10 ways to market your farm product to consumers

It is no longer news that Nigerians (especially the Nigerian Youths) are falling back to agriculture, partly due to the slump in global oil prices (which has affected the Nigerian economy) and also led to loss and scarcity of employment. The present administration of President Buhari is pursuing an economic policy that is geared towards diversifying the economy with a focus on agriculture.

Whilst it looks easy to dive into agriculture, it goes beyond just producing and selling of farm products. You will need a structure, a farm, a network of distributors to achieve sustainability and profitability.

Regardless of what you are selling, this article will show you how to successfully sell your farm products to the Nigerian consumer.

1. Identify your Market.

Like any other business, you will need to identify your market. Ask questions like,

  1. What does the market want?
  2. Where is the market located?
  3. Who am I selling to?
  4. How do I get the farm products to them?
  5. At what price do I sell?

It is better to know the sort of farm products your market wants and where they are located rather than assume that this is what they want and their location.

2. Join a farm association.

One of the fastest ways to understand the market and be up to date with the latest trend is to be part of numerous farm associations. This association will let you know about current situations and how they affect the farming business in Nigeria. This includes but is not limited to the following,

  1. New market trends.
  2. Potential customers and where they are located.
  3. Government regulations and tax information.
  4. Out of diseases that may affect farming.

The benefits of joining an association include increasing sales as you have the right information and it is also a cost-effective way of staying in the middle of the market trend.

3. Supply to the Food Markets (Retail and Wholesale).

Locating and supplying commercial food markets is a great way of increasing your sales. In such markets, you have thousands of traders who regularly sell farm products ranging from rice to beans, to tomatoes, to yam etc, you can approach them to make them aware of your existence, and offer them a deal that will make them swap their existing suppliers for you. Distributors who are willing to buy at wholesale prices should be sort for as well, this will ensure that your farm products are constantly be ordered for and this will lead to an increase in sales revenue.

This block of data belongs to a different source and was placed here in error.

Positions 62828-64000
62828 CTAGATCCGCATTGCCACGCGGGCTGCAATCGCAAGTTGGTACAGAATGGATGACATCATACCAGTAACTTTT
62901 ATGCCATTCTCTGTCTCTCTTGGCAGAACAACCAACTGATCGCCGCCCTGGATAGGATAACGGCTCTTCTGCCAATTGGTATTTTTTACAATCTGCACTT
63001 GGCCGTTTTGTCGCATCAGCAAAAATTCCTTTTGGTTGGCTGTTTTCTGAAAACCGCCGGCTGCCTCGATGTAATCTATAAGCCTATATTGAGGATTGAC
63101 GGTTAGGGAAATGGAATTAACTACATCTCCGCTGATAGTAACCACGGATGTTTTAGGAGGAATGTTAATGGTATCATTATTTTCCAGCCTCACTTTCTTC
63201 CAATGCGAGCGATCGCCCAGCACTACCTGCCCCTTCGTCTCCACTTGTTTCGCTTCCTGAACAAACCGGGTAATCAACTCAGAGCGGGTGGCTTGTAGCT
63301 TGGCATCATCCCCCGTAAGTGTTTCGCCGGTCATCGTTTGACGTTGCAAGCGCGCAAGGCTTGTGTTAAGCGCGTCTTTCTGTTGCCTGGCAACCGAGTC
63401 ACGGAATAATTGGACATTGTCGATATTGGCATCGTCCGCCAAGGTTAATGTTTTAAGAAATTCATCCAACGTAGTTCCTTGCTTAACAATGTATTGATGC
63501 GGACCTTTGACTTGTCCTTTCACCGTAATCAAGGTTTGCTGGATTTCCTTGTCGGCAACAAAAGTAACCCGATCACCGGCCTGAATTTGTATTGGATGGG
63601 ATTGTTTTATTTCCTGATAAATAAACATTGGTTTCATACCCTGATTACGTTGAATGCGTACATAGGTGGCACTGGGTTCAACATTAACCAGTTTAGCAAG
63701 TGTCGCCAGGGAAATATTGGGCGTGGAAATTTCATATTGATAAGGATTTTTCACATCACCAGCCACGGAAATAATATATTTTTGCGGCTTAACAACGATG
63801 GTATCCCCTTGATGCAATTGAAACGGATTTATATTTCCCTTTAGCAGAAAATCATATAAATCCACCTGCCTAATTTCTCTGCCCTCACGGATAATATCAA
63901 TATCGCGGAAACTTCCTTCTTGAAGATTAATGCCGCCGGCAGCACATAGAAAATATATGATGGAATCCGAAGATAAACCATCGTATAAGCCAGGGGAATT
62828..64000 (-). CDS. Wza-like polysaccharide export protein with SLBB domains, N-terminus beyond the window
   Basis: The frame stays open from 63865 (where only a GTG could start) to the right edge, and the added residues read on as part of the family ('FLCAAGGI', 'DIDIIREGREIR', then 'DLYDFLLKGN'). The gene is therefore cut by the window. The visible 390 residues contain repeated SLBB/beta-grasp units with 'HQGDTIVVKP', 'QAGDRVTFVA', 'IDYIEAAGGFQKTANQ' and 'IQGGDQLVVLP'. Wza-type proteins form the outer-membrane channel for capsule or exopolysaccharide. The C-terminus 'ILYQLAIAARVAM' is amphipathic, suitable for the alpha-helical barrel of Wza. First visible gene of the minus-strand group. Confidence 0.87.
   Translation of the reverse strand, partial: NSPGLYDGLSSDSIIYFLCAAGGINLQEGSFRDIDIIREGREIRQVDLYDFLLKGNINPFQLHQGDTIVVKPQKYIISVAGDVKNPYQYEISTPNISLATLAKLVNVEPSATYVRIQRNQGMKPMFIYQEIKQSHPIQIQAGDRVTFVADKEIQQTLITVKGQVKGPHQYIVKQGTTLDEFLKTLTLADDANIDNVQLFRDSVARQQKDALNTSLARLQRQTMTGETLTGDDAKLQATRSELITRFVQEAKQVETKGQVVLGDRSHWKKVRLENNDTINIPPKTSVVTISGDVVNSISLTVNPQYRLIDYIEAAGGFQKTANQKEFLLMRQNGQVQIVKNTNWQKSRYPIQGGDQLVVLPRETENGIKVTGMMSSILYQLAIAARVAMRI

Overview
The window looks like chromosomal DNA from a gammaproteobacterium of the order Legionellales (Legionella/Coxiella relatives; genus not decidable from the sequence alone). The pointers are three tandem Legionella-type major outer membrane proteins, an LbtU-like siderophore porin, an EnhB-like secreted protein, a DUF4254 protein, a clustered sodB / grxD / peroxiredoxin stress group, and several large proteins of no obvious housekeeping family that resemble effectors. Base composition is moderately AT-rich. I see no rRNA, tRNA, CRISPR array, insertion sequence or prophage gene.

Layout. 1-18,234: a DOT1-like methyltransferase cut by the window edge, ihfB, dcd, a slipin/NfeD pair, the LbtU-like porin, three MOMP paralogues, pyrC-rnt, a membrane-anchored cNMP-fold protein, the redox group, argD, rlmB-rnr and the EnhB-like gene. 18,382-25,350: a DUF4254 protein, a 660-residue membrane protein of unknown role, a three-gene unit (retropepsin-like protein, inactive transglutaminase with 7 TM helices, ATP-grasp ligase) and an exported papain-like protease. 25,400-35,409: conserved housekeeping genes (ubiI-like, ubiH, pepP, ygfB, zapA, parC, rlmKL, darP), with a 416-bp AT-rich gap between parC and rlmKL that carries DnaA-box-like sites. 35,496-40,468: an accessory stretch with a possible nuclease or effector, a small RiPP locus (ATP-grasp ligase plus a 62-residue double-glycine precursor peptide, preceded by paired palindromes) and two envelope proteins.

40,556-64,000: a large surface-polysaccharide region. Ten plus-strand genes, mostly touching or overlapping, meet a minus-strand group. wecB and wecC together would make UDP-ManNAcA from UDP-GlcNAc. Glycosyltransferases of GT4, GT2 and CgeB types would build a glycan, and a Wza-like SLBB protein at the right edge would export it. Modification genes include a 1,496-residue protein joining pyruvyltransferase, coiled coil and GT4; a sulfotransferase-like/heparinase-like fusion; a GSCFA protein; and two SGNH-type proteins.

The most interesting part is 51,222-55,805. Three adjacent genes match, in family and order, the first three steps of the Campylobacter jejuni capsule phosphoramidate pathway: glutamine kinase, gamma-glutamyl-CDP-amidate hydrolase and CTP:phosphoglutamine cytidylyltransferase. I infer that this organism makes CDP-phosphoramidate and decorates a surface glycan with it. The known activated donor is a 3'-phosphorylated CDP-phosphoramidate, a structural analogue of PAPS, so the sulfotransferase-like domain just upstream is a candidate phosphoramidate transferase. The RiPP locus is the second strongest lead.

4. Supply to Hotels and Restaurants.

Corporate clients like Hotels and restaurants are seen as the big money spenders as they process tons of food items every day. This will require a constant supply of farm products from the supplier. Approaching them to beat the price of their current supplier is a good way to start so far you can guarantee them that the products are fresh and you can get it to them at short notice.

The best corporate clients should be hotels and restaurants of reputable standards.

5. Supply to Brick and Mortar business (stores).

You can approach brick and mortar business like ShopRite and spar. They always require distributors to supply them with fresh farm products which will meet their customer’s high demand. Most of the time, due to excessive sales, most suppliers are unable to meet the demand, hence they are constantly looking for more suppliers.

In order to get a contract from these stores, you will need to convince them that your farm products are fresh, healthy and large enough to cater for their huge demand.

 

6. Supply to Homes & Offices.

You can approach organizations to sell directly to their staff members. Most people are extremely busy at the office and have less time to visit the market. Even on the weekends, you find out that most people have all sort of engagements ranging from weddings and parties. Selling to such individuals is not a bad idea as you will be selling convenience.

When selling to Homes, your target audience will be bachelors, pregnant women and the elderly.

7. Own a Retail store.

You don’t want to share your money with a middle man! That is understandable, you can set up your own retail store to sell your products at the retail price. You should also bear in mind that you will be incurring some fixed cost like employing retail staff members to sell your products, cost of rent, electricity etc.

8. Partner with an online grocery store.

You can partner with online stores to sell your farm products, you will have the opportunity to sell to their over hundreds of thousands of customers. If you don’t have money to set up a retail store, this is a good alternative as this can help you grow sales revenue faster as it cuts across geographical locations.

9. Set up an online store.

Nowadays, hardly do we you find a business without a website. Infact at the mention of your business name, people tend to ask the question, “do you have a website?”, “what’s your website name?”. Setting up a website is pretty straight-forward and simple depending on what you want to achieve with the website. It is good to have a simplified website at first and as time goes by, you can add more features to it.

10. Export your Farm Products.